Higher resolution

US researchers have successfully demonstrated a novel high-resolution ultrasonic transmission tomography system.

Researchers at the University of Southern California’s Viterbi School of Engineering have successfully demonstrated a novel High-resolution Ultrasonic Transmission Tomography (HUTT) system that offers 3D images of soft tissue that are superior to those produced by existing commercial X-ray, ultrasound or MRI units.

Vasilis Marmarelis, a professor of biomedical engineering at the Viterbi School, presented HUTT images of animal organ tissue in San Diego at the 28th International Acoustical Imaging Symposium on March 21st.

According to Marmarelis, HUTT offers nearly order-of-magnitude improvement in resolution of structures in soft tissue (i.e., 0.4 mm, compared to 2 mm for the best alternatives).

Several other features promise to make the technology a scientific and clinical tool of great power.

Algorithms developed by his team enable HUTT to differentiate separate types of tissue based on their distinctive “frequency-dependent attenuation” profiles that should allow clinicians to distinguish malignant lesions from benign growths in a non-invasive and highly reliable manner.

Scans can be performed in a matter of a few minutes and because they are ultrasonic, they do not use potentially harmful ionizing radiation.

The system requires a minimum of special pre-scan procedures and appears likely, in clinical use, to be more comfortable for patients than alternatives. 

HUTT image of kidney tissue

In traditional hand-held ultrasound systems, sound waves are broadcast into the tissue, and the echoes produce an image of the reflecting interfaces. The sound transmitter and the receiver in such systems are both on the same side of the sample. However, only a tiny fraction of the transmitted sound comes back as echo on soft tissues, while a much larger fraction (about 2000 times bigger) is transmitted through the soft tissue.

The HUTT system, however, collects the sound transmitted through the tissue, allowing the formation of better images with greater clarity and resolution. To do so, it transmits an extremely short ultrasonic pulse (about 250 nanosecond) of 4-12 megahertz frequency (far above human hearing) and picks up the pulse on the other side after it has travelled through the imaged object.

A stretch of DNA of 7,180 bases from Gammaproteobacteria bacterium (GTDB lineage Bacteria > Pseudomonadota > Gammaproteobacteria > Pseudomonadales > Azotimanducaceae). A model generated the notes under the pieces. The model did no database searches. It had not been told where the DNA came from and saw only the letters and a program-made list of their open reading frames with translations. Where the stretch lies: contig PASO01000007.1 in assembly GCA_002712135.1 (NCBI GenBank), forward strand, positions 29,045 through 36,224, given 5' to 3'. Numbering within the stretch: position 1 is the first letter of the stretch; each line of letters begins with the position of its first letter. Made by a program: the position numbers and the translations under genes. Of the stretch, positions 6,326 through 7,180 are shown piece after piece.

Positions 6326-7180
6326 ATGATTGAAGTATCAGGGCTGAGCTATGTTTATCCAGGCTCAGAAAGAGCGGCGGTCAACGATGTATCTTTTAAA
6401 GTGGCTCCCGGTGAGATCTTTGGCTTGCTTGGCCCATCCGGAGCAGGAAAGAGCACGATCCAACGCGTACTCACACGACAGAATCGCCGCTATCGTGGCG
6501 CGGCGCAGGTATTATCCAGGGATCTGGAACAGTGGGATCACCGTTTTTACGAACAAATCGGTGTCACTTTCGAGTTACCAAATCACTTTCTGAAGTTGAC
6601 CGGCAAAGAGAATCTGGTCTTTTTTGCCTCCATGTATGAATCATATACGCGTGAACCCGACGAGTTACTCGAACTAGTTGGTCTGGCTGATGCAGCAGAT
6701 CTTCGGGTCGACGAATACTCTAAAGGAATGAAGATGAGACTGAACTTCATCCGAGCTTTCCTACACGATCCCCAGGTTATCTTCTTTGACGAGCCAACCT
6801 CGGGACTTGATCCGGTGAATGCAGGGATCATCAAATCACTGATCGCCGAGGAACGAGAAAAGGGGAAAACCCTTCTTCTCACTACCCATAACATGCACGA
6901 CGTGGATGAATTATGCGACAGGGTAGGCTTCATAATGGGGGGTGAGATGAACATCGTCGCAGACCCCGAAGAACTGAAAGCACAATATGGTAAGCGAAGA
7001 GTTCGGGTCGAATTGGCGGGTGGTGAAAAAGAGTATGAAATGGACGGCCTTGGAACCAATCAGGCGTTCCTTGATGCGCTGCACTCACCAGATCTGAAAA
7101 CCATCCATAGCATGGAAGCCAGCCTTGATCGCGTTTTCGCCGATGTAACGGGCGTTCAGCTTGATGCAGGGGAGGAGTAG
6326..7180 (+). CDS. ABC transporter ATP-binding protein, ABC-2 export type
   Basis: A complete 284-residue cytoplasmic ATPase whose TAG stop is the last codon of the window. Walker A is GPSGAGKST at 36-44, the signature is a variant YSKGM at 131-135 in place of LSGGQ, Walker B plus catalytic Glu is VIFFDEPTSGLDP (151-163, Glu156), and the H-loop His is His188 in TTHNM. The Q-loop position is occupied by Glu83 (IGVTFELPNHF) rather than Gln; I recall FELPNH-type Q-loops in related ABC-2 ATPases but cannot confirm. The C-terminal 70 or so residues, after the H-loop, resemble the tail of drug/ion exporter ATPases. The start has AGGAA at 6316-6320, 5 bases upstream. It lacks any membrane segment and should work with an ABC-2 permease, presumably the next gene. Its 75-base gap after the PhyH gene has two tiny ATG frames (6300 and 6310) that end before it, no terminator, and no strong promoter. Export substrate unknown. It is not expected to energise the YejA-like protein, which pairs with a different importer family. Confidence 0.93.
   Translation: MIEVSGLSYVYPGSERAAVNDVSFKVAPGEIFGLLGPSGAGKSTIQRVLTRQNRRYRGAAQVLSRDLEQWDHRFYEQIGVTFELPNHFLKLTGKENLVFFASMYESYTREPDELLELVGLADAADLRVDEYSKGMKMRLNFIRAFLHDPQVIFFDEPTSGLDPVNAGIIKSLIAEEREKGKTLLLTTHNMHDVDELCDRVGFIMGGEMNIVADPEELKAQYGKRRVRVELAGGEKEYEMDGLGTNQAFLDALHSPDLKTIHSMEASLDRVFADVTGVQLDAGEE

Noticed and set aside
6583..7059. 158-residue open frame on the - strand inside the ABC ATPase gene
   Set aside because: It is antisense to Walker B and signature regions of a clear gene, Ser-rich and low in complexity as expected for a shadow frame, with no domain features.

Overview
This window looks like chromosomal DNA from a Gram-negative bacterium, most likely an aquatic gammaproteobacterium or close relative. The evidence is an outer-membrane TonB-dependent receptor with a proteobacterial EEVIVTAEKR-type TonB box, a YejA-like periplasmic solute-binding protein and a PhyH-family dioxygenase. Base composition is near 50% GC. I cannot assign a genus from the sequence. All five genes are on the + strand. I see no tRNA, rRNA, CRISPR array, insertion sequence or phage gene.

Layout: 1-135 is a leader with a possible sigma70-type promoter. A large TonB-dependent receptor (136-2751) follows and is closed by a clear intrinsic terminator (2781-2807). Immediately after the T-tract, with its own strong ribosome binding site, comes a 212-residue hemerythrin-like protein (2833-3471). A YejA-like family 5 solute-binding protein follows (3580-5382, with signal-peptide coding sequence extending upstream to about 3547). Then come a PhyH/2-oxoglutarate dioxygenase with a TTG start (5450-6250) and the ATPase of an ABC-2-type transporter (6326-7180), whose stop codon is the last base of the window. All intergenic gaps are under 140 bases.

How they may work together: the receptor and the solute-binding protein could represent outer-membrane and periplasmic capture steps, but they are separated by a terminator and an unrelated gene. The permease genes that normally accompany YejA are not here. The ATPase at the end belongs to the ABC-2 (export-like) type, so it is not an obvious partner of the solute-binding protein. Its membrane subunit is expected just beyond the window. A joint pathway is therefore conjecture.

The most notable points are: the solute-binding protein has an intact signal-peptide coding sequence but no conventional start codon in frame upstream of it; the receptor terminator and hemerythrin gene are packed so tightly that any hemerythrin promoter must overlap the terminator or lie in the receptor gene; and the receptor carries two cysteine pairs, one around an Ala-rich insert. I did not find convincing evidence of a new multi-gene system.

The transmitted pulses come from an array of very small ultrasonic transducers of sub-millimetre dimensions. A parallel array of transducers on the other side receives the pulses after they travel through the imaged tissue.

The two arrays, transmitter and receiver, are mounted on opposite sides of a drum that spins as it rises around the object (which is suspended in water), creating a stack of tomographic image slices which the software algorithms turn into 3D images. A sophisticated coding/decoding signal scheme then allows the system to distinguish which signal came from which transducer.

When the transducer captures the signal, it is processed with advanced signal processing algorithms, specially developed by Marmarelis’ group, to form multi-band images.

Choosing a target. Different tissues in the same organ (here, a sheep kidney) vary in “attenuation” characteristics: how much ultrasound of various frequences they let through. Algorithms that incorporate empical findiings of these differences can quickly discriminate between tissue types in scans, and even digitally apply “dyes” to the captured image to make a given type of tissue stand out.  From left to right, 1: overall view.  2.  capsule (blue)  3.  blood vessels (red)  4. papillary ducts, (magenta) 5. calyces (green). 

The most critical feature of the HUTT imaging technology is its potential to reliably differentiate types of tissue based on their multi-band signatures caused by their varying attenuation patterns. This promises to allow non-invasive detection of lesions in clinical diagnosis, which represents the “holy grail” of medical imaging.

The team found it possible to identify various anatomical structures within the kidney based on their distinctive attenuation characteristics, so that computerized algorithms could display in colour-coded fashion one tissue in red, another in green, and so forth.

The technology could also be used to isolate one type of tissue, allowing, for example, all the blood vessel structures to be displayed alone and studied. In addition to improved resolution, the system can locate tissue features with extreme precision in a objective, fixed-coordinate 3D grid, crucial for guiding surgical procedures.